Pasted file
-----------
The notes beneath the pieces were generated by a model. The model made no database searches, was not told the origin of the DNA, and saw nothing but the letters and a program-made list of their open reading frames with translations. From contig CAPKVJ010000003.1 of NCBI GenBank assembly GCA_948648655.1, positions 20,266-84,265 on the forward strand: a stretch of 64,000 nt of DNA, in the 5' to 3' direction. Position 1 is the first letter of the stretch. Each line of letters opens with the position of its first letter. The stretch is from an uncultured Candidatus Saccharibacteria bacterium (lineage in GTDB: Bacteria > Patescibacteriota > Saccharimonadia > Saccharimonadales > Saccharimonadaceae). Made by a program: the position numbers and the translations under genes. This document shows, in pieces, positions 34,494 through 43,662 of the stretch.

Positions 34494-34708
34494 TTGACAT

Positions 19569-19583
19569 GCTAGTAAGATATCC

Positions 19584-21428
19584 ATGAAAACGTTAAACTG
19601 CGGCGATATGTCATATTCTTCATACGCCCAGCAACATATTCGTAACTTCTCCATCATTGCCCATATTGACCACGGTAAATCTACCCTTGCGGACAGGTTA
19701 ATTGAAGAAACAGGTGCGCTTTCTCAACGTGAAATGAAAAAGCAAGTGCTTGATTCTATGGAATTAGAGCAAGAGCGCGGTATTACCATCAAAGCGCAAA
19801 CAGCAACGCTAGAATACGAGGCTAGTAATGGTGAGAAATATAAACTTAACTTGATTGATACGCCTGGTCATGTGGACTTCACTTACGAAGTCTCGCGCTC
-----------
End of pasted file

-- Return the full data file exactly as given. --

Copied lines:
The notes beneath the pieces were generated by a model. The model made no database searches, was not told the origin of the DNA, and saw nothing but the letters and a program-made list of their open reading frames with translations. From contig CAPKVJ010000003.1 of NCBI GenBank assembly GCA_948648655.1, positions 20,266-84,265 on the forward strand: a stretch of 64,000 nt of DNA, in the 5' to 3' direction. Position 1 is the first letter of the stretch. Each line of letters opens with the position of its first letter. The stretch is from an uncultured Candidatus Saccharibacteria bacterium (lineage in GTDB: Bacteria > Patescibacteriota > Saccharimonadia > Saccharimonadales > Saccharimonadaceae). Made by a program: the position numbers and the translations under genes. This document shows, in pieces, positions 34,494 through 43,662 of the stretch.

Positions 34494-34708
34494 TTGACAT

Positions 19569-19583
19569 GCTAGTAAGATATCC

Positions 19584-21428
19584 ATGAAAACGTTAAACTG
19601 CGGCGATATGTCATATTCTTCATACGCCCAGCAACATATTCGTAACTTCTCCATCATTGCCCATATTGACCACGGTAAATCTACCCTTGCGGACAGGTTA
19701 ATTGAAGAAACAGGTGCGCTTTCTCAACGTGAAATGAAAAAGCAAGTGCTTGATTCTATGGAATTAGAGCAAGAGCGCGGTATTACCATCAAAGCGCAAA
19801 CAGCAACGCTAGAATACGAGGCTAGTAATGGTGAGAAATATAAACTTAACTTGATTGATACGCCTGGTCATGTGGACTTCACTTACGAAGTCTCGCGCTC